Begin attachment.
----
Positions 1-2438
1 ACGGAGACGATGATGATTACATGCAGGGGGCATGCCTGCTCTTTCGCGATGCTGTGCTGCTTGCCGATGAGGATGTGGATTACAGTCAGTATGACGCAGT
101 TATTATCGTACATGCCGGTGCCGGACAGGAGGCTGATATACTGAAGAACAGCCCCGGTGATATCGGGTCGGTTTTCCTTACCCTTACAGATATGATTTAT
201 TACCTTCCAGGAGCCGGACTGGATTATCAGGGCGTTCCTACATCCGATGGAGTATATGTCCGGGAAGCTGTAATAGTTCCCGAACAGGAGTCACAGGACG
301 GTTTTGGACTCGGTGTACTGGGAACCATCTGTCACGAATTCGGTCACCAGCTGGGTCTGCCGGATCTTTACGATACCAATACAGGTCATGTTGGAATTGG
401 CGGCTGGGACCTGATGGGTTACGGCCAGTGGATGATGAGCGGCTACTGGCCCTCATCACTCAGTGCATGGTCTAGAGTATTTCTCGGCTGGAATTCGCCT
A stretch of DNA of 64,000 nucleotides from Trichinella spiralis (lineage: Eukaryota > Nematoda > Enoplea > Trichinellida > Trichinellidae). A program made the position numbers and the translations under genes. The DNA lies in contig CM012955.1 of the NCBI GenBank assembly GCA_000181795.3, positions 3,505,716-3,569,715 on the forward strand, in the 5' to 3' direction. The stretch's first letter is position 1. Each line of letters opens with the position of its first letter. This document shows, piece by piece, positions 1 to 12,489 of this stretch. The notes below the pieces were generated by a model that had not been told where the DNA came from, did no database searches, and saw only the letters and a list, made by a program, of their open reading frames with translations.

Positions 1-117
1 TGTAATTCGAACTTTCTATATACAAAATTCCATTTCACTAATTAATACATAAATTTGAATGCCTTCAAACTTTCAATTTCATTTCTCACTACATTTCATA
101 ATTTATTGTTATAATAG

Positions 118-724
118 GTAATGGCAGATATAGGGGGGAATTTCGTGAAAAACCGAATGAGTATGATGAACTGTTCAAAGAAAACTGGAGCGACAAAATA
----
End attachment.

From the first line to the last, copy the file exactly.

Positions 1-2438
1 ACGGAGACGATGATGATTACATGCAGGGGGCATGCCTGCTCTTTCGCGATGCTGTGCTGCTTGCCGATGAGGATGTGGATTACAGTCAGTATGACGCAGT
101 TATTATCGTACATGCCGGTGCCGGACAGGAGGCTGATATACTGAAGAACAGCCCCGGTGATATCGGGTCGGTTTTCCTTACCCTTACAGATATGATTTAT
201 TACCTTCCAGGAGCCGGACTGGATTATCAGGGCGTTCCTACATCCGATGGAGTATATGTCCGGGAAGCTGTAATAGTTCCCGAACAGGAGTCACAGGACG
301 GTTTTGGACTCGGTGTACTGGGAACCATCTGTCACGAATTCGGTCACCAGCTGGGTCTGCCGGATCTTTACGATACCAATACAGGTCATGTTGGAATTGG
401 CGGCTGGGACCTGATGGGTTACGGCCAGTGGATGATGAGCGGCTACTGGCCCTCATCACTCAGTGCATGGTCTAGAGTATTTCTCGGCTGGAATTCGCCT
A stretch of DNA of 64,000 nucleotides from Trichinella spiralis (lineage: Eukaryota > Nematoda > Enoplea > Trichinellida > Trichinellidae). A program made the position numbers and the translations under genes. The DNA lies in contig CM012955.1 of the NCBI GenBank assembly GCA_000181795.3, positions 3,505,716-3,569,715 on the forward strand, in the 5' to 3' direction. The stretch's first letter is position 1. Each line of letters opens with the position of its first letter. This document shows, piece by piece, positions 1 to 12,489 of this stretch. The notes below the pieces were generated by a model that had not been told where the DNA came from, did no database searches, and saw only the letters and a list, made by a program, of their open reading frames with translations.

Positions 1-117
1 TGTAATTCGAACTTTCTATATACAAAATTCCATTTCACTAATTAATACATAAATTTGAATGCCTTCAAACTTTCAATTTCATTTCTCACTACATTTCATA
101 ATTTATTGTTATAATAG

Positions 118-724
118 GTAATGGCAGATATAGGGGGGAATTTCGTGAAAAACCGAATGAGTATGATGAACTGTTCAAAGAAAACTGGAGCGACAAAATA